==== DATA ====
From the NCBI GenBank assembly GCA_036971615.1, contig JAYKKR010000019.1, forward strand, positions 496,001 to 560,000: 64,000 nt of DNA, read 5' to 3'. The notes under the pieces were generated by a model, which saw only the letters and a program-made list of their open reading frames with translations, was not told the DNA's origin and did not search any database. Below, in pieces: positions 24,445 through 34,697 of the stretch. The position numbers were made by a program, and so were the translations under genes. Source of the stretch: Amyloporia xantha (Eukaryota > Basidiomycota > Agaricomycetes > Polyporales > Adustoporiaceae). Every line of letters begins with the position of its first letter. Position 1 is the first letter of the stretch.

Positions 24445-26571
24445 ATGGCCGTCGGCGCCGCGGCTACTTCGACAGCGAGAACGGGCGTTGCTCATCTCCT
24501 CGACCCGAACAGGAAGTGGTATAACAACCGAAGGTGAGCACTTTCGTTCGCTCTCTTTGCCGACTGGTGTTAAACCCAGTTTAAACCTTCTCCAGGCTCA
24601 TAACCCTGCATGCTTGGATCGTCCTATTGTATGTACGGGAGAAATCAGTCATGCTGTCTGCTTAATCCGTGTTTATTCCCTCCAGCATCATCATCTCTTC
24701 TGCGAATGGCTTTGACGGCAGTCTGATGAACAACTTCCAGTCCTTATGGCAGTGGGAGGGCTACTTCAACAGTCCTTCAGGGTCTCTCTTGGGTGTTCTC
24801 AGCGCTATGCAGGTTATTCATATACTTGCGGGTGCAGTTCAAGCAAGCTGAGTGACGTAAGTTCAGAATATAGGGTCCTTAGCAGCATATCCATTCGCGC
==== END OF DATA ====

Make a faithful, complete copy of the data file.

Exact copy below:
From the NCBI GenBank assembly GCA_036971615.1, contig JAYKKR010000019.1, forward strand, positions 496,001 to 560,000: 64,000 nt of DNA, read 5' to 3'. The notes under the pieces were generated by a model, which saw only the letters and a program-made list of their open reading frames with translations, was not told the DNA's origin and did not search any database. Below, in pieces: positions 24,445 through 34,697 of the stretch. The position numbers were made by a program, and so were the translations under genes. Source of the stretch: Amyloporia xantha (Eukaryota > Basidiomycota > Agaricomycetes > Polyporales > Adustoporiaceae). Every line of letters begins with the position of its first letter. Position 1 is the first letter of the stretch.

Positions 24445-26571
24445 ATGGCCGTCGGCGCCGCGGCTACTTCGACAGCGAGAACGGGCGTTGCTCATCTCCT
24501 CGACCCGAACAGGAAGTGGTATAACAACCGAAGGTGAGCACTTTCGTTCGCTCTCTTTGCCGACTGGTGTTAAACCCAGTTTAAACCTTCTCCAGGCTCA
24601 TAACCCTGCATGCTTGGATCGTCCTATTGTATGTACGGGAGAAATCAGTCATGCTGTCTGCTTAATCCGTGTTTATTCCCTCCAGCATCATCATCTCTTC
24701 TGCGAATGGCTTTGACGGCAGTCTGATGAACAACTTCCAGTCCTTATGGCAGTGGGAGGGCTACTTCAACAGTCCTTCAGGGTCTCTCTTGGGTGTTCTC
24801 AGCGCTATGCAGGTTATTCATATACTTGCGGGTGCAGTTCAAGCAAGCTGAGTGACGTAAGTTCAGAATATAGGGTCCTTAGCAGCATATCCATTCGCGC